As an example of our process, we may employ a Coastal distillate feed stock having a gravity of 19.4, a Saybolt viscosity at 210 F. of '12 and a viscosity index of 15. Using a phenol to oil ratio of about 1.25:1, a top temperature of about F. and bottom temperature of about 120 F. we obtained the following interesting comparison:

When no water is introduced at the base of the tower we obtain a rafllnate yield of 61.6%, this oil having a Saybolt viscosity at 210 F. of 67, and a viscosity index of 58. When 4% water isintroduced at the base of the tower the rafflnate yield is increased to 69.6% and the oil has a viscosity at 210 F. of 67.7 and a viscosity index of 55. When no water is employed the extract has an, A. P. I. gravity of 12 and when 4% water is used the smaller volume of extract has an A. P. I. gravity of 10.6. I

As another example of our process, we may asiasso extract a Mid-Continent distillate having an A. P. I. gravity of 26.2, a viscosity at 210' I. of 56.7 and a viscosity index of 78. Using a phenol to oil ratio of 1.29:1, a top temperature of about 150 F. and a bottom temperature of about 1125' R, we 11nd that without water we obtain the extract with 4% water added at the base of the tower is 9.1 A. P. I.

When residual stocks are extracted we prefer to use higher tower temperatures. Preferably about 175 1". to 200' F. at the top and to F. at the base. If the heavier oils are treated in the presence of a diluent, however, the higher temperatures are unnecessary.

The oils which have been solvent extracted, as hereinabove described, may be percolated through contacting clay (Riverside," "Att'apulgus," etc.) to obtain any desired color. Also, it may be dewaxed and/or subjected to other conventional refinery treatments.

.When we are refining Pennsylvania neutrals by our process the increase in yield is from about 93.2% to 95.4%. The significance of this increase becomes more apparent, however, whenwe consider that the amount of extract material is decreased from 6.8% to 4.6%; we are able to recover about a third of the material which would otherwise be lost, and our final extract has an A. P. I. gravity of only about 12 instead of 1 While we have described in detail a further embodiment of our invention. it should be understood that we do not limit ourselves to any of the details hereinabove set forth. It should also be understood that with diiierent selective solvents we may employ diiierent modifying liquids. For example, if furiural is employed as a selective solvent we may use acetone instead of water as a modifier in the base oi the tower.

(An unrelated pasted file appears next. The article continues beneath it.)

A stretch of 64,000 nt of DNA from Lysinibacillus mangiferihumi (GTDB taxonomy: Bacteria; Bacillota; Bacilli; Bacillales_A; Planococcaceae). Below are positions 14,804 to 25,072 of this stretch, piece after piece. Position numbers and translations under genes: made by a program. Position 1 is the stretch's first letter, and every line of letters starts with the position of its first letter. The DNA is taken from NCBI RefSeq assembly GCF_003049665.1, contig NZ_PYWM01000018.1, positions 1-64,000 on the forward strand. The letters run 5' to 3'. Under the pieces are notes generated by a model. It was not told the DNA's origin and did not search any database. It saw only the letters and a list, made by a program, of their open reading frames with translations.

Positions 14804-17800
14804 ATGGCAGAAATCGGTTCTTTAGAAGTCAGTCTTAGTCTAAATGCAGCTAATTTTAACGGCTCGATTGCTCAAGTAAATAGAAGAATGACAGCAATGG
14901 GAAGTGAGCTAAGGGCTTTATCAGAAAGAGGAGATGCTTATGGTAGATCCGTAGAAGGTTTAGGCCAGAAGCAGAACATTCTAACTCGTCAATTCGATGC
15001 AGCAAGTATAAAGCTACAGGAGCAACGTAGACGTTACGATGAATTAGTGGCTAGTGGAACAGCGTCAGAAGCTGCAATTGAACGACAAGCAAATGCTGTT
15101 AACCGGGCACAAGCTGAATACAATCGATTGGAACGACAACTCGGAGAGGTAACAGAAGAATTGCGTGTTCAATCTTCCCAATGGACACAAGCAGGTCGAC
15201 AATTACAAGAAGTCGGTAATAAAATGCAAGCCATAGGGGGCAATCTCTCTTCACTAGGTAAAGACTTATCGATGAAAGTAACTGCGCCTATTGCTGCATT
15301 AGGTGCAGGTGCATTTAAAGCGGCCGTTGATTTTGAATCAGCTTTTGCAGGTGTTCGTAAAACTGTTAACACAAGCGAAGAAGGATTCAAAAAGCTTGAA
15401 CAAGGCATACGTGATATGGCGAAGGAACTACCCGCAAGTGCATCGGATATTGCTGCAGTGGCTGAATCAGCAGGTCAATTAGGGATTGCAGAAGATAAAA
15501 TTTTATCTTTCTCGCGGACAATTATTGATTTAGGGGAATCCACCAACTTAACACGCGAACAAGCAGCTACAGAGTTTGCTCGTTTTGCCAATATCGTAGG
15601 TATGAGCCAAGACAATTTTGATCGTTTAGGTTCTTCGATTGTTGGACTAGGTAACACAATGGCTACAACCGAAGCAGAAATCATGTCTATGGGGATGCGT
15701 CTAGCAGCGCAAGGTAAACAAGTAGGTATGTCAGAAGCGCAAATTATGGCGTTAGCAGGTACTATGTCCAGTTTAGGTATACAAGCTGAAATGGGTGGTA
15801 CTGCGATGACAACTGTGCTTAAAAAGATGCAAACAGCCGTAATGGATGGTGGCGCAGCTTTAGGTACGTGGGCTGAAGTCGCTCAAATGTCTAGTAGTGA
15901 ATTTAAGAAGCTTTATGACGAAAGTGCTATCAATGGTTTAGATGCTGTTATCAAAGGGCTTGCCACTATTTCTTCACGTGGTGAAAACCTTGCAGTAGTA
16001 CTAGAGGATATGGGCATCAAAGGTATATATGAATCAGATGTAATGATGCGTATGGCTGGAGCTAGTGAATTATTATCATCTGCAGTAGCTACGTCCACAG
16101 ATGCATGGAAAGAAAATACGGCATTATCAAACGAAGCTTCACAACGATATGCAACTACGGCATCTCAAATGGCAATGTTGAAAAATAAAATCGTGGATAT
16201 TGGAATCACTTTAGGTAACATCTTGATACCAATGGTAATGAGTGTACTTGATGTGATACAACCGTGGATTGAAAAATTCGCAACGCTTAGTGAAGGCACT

We claim:

1. The method of solvent extracting a mineral oil in a vertical packed tower which comprises introducing substantially anhydrous phenol near the top of said tower, removing raflinate from the' top of. said tower. removing extract from the bottom of said tower, introducing water into the tower near the bottom thereof, introducing oil into thev tower at an intermediate point thereof, regulating the flow of liquids in the towertomaintain a liquid interface near the bottom of said tower and to prevent the introduced water from reaching the top of said tower, contactingthe counter-flowing liquids abovethe position of said interface with a packing material preferentially wet by oil, and contacting the counter-flowing liquids below the position of said interface with a packing material preferentially wet by aqueous phenol.

2. The method of claim 1 wherein the packing material which is preferentially wet by oil comprises nickel and wherein the packing material below the liquid interface is a vitreous packing material.

man J. LIVINGSTON. HENRY O. FORREST. PERCY 0. mm. la.

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Cited By (22)

* Cited by examiner, † Cited by third party
Publication number Priority date Publication date Assignee Title
US2486630A (en) * 1946-03-13 1949-11-01 Emery Industries Inc Fat hydrolysis process and apparatus
US2615792A (en) * 1948-08-13 1952-10-28 Standard Oil Dev Co Apparatus for separating two-phase mixtures
US2623813A (en) * 1950-08-16 1952-12-30 Universal Oil Prod Co Apparatus for liquid-liquid contacting
US2645596A (en) * 1948-11-01 1953-07-14 Phillips Petroleum Co Extraction of lubricating oils with a phenol-alkanolamine solvent
US2662001A (en) * 1951-06-12 1953-12-08 William A Burns Plate design for pulse columns